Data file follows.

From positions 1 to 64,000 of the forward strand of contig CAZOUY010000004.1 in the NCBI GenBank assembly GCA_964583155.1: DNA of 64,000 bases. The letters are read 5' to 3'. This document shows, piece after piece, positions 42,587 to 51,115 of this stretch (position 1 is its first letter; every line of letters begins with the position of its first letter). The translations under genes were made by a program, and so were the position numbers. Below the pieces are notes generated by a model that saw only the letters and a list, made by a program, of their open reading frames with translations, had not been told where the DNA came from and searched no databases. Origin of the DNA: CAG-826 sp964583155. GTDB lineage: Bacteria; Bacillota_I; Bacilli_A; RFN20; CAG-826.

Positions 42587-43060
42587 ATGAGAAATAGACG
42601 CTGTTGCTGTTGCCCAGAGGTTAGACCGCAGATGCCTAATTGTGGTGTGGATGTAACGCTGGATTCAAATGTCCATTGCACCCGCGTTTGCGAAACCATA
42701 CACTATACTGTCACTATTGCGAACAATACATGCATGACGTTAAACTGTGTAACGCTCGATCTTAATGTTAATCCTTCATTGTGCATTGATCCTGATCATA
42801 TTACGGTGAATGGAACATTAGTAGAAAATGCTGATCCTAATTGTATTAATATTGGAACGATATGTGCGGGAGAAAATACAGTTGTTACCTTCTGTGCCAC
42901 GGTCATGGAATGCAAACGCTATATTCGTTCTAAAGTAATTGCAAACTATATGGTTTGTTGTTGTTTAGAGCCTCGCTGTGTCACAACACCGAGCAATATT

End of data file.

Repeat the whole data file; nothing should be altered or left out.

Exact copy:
From positions 1 to 64,000 of the forward strand of contig CAZOUY010000004.1 in the NCBI GenBank assembly GCA_964583155.1: DNA of 64,000 bases. The letters are read 5' to 3'. This document shows, piece after piece, positions 42,587 to 51,115 of this stretch (position 1 is its first letter; every line of letters begins with the position of its first letter). The translations under genes were made by a program, and so were the position numbers. Below the pieces are notes generated by a model that saw only the letters and a list, made by a program, of their open reading frames with translations, had not been told where the DNA came from and searched no databases. Origin of the DNA: CAG-826 sp964583155. GTDB lineage: Bacteria; Bacillota_I; Bacilli_A; RFN20; CAG-826.

Positions 42587-43060
42587 ATGAGAAATAGACG
42601 CTGTTGCTGTTGCCCAGAGGTTAGACCGCAGATGCCTAATTGTGGTGTGGATGTAACGCTGGATTCAAATGTCCATTGCACCCGCGTTTGCGAAACCATA
42701 CACTATACTGTCACTATTGCGAACAATACATGCATGACGTTAAACTGTGTAACGCTCGATCTTAATGTTAATCCTTCATTGTGCATTGATCCTGATCATA
42801 TTACGGTGAATGGAACATTAGTAGAAAATGCTGATCCTAATTGTATTAATATTGGAACGATATGTGCGGGAGAAAATACAGTTGTTACCTTCTGTGCCAC
42901 GGTCATGGAATGCAAACGCTATATTCGTTCTAAAGTAATTGCAAACTATATGGTTTGTTGTTGTTTAGAGCCTCGCTGTGTCACAACACCGAGCAATATT